Full title: Effect of mexiletine on muscle stiffness in patients with nondystrophic myotonia evaluated using aggregated N-of-1 trials: a clinical and validation study
Authors: Dr Bas Stunnenberg
On the 11th of December 2018, our research group published the results from an aggregated N-of-1 trial series in patients with inherited muscle stiffness in the prestigious high-impact Journal of the American Medical Association (JAMA).
Building a reliable evidence-base for the treatment of rare diseases with large group randomized controlled trials (RCTs) is commonly limited by their small and often heterogeneous patient populations.Considering the large number of rare diseases with a lack of treatment evidence, the validation of innovative trial designs is urgently needed. However, it remains unclear what concessions should be accepted towards the level 1 evidence that is needed for drug registration and coverage decisions.
The case of mexiletine in nondystrophic myotonia
Nondystrophic myotonia (NDM) is a rare skeletal muscle ion channel disorder (‘channelopathy’). It is caused by inherited mutations in the skeletal muscle sodium or chloride channel genes. Patients with NDM experience a delayed skeletal muscle relaxation after voluntary contraction, resulting in functional limitation due to muscle stiffness, pain, weakness and fatigue.
Originally marketed as an anti-arrhythmic drug, the sodium channel blocker mexiletine used to be prescribed off-label to patients based on extensive clinical experience and the publication of several case reports, but coverage was discontinued in 2007 by the Dutch healthcare organization. This decision was based on the Cochrane review on drug treatment inmyotonia that concluded that there was no level 1 evidence available for the effectiveness of the drug (note that there was also no evidence for the ineffectiveness of the drug!).
Unique opportunity: direct comparison between the RCT and aggregated N-of-1 trials
During the design phase of our aggregated N-of-1 trial, an international cross-over RCT was published in the JAMA (Statland et al. 2011) that showed the effectiveness of mexiletine in NDM on a group level. Through collaboration with this international research group (The Clinical Investigation of Neurologic Channelopathies, or CINCH) we were able to match important study protocol components (such as outcome measures, mexiletine drug dosages and patient selection criteria) for direct comparison between the two trial designs.
Aggregated N-of-1 trials methods
Each of the 27 individual N-of-1 trials exposed a patient to between 1 and 4 treatment pairs or sets, with each set randomizing the order of mexiletine and placebo. A 1-week washout period was implemented between therapies. After each treatment set, pre-specified criteria (relating to the posterior probability of reaching a minimal clinically important difference) were used to determine whether the patient should continue to the next treatment set or discontinue, either for evidence of benefit of mexiletine, evidence of no benefit, or for reaching the maximum allowed number of treatment sets. Subsequently, a Bayesian hierarchical model (BHM) was used to integrate data from all available N-of-1 trials performed in all the patients. This produced estimates of treatment effects for each patient individually, as well as across the 2 genetic subtypes of the disease.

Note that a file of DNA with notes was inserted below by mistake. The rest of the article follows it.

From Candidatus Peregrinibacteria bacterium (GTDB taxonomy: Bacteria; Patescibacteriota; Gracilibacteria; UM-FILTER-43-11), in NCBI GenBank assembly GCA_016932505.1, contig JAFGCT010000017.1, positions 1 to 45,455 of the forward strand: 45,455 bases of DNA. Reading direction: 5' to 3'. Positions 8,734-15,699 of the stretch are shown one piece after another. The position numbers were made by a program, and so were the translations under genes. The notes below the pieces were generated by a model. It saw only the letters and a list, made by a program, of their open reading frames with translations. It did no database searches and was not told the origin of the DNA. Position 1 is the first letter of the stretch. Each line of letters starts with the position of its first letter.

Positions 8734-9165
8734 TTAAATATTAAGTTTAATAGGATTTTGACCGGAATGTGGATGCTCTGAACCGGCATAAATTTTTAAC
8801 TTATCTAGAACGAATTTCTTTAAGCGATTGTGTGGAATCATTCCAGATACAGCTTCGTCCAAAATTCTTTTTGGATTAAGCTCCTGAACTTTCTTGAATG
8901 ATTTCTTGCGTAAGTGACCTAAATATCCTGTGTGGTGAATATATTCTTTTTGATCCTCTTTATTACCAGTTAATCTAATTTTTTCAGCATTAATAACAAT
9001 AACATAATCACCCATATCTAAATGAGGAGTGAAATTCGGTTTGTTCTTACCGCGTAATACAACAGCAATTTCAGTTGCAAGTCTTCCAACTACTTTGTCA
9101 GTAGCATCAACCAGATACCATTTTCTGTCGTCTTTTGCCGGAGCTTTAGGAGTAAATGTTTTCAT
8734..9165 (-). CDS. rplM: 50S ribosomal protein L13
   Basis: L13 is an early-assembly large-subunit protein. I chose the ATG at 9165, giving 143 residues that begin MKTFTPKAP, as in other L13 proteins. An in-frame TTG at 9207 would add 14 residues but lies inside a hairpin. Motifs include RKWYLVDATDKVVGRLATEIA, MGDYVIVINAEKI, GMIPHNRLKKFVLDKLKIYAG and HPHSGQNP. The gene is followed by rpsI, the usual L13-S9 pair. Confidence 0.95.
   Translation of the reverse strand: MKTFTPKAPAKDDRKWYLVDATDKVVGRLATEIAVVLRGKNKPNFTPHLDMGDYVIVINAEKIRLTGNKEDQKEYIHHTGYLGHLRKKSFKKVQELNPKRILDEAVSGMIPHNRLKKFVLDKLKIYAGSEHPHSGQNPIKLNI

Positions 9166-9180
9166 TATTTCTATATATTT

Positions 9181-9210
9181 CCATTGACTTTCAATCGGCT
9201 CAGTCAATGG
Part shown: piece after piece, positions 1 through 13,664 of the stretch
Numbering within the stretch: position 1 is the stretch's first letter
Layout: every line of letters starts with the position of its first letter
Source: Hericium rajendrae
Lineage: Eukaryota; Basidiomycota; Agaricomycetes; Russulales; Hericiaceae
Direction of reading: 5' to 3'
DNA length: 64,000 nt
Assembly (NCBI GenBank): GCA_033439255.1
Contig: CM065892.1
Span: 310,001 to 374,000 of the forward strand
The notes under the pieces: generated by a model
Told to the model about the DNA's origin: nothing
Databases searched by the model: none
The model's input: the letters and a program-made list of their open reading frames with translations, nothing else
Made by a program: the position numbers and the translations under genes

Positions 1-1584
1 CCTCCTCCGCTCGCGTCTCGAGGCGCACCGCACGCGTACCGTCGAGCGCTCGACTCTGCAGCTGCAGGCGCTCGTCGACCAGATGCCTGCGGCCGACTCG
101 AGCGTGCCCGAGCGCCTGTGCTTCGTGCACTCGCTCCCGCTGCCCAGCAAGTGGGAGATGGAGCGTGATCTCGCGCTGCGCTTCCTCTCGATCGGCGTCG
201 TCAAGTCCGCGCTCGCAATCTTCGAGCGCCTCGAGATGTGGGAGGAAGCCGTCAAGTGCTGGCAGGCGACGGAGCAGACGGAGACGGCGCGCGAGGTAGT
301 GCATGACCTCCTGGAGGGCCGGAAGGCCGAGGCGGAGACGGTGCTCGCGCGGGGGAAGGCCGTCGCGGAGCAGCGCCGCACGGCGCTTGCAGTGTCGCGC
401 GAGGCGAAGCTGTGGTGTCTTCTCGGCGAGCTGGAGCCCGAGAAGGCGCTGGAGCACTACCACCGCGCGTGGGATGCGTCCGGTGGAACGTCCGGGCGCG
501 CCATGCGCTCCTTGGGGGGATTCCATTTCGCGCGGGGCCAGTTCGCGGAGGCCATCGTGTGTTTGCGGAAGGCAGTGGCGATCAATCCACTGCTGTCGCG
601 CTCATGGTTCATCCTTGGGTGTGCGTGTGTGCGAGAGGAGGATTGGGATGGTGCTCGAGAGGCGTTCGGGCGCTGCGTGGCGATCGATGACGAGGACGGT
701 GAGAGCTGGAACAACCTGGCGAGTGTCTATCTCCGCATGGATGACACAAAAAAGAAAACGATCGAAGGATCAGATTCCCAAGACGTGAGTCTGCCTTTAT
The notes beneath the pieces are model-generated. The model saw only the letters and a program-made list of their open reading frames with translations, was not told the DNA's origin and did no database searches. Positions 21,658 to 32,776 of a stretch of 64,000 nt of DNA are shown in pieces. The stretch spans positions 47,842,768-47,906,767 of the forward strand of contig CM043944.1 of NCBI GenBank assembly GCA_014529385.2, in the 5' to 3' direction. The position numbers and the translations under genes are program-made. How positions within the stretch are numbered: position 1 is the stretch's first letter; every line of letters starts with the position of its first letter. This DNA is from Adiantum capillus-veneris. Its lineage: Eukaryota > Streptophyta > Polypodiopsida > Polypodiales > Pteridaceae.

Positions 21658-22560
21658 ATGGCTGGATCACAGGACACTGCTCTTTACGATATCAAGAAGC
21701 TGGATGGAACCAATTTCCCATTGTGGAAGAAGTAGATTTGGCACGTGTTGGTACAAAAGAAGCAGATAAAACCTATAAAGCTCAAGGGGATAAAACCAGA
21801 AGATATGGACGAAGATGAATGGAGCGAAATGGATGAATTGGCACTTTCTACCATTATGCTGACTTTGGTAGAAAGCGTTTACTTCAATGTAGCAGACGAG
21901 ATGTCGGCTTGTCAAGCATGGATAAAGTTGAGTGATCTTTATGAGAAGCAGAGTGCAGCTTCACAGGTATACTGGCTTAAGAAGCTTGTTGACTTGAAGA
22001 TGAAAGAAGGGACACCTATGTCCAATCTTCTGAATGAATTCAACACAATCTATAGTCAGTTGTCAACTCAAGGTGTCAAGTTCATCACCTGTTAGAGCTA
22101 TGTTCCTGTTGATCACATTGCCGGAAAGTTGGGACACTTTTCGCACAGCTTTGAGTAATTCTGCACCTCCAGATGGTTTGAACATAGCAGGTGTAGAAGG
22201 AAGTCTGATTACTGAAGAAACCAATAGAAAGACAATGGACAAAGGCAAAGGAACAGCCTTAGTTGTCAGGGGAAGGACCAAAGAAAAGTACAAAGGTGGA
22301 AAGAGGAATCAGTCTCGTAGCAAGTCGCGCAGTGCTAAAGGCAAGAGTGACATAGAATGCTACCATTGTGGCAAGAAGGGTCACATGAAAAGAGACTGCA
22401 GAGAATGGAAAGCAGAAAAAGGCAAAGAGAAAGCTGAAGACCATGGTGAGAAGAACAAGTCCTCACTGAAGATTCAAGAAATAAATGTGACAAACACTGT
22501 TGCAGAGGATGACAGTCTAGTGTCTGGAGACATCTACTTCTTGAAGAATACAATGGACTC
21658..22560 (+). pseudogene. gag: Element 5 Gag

Main study findings
In this study, we show that aggregating individual N-of-1 trials through a Bayesian hierarchical model produces equally valid treatment efficacy results on the group level to a larger, previously conducted cross-over RCT (that served as the current gold standard design). (Figure 1)
In favor of the aggregated N-of-1 trial design; (1) less patients were needed (11 vs. 57 patients, see Figure 2 ), (2) Bayesian outcomes were better for interpretation (instead of the usual frequentistic p-value expressing the level of significance, posterior probabilities of reaching a minimally clinical important difference were calculated) and (3) the innovative design simultaneously allowed for estimation of individual treatment effects for the trial subjects, thus enabling personalized healthcare. These findings support the value of aggregated N-of-1 trials for assessing interventions in chronic rare diseases.
About the author
Bas Stunnenberg is a medical neurobiologist and medical doctor currently working at the Departments of Neurology and Health Evidence of the Radboud University Medical Center, Nijmegen, the Netherlands. In 2019, he will finish his neurology residency and PhD-thesis entitled “Personalized treatment in skeletal muscle channelopathies using N-of-1 trials”.
Afterwards, he will be appointed as a fellow in neuromuscular medicine and will continue his work on N-of-1 trials, Bayesian statistics and clinical reasoning in his field of clinical interest, i.e. neurological channelopathies (such as epilepsy, migraine, myotonia and periodic paralysis).
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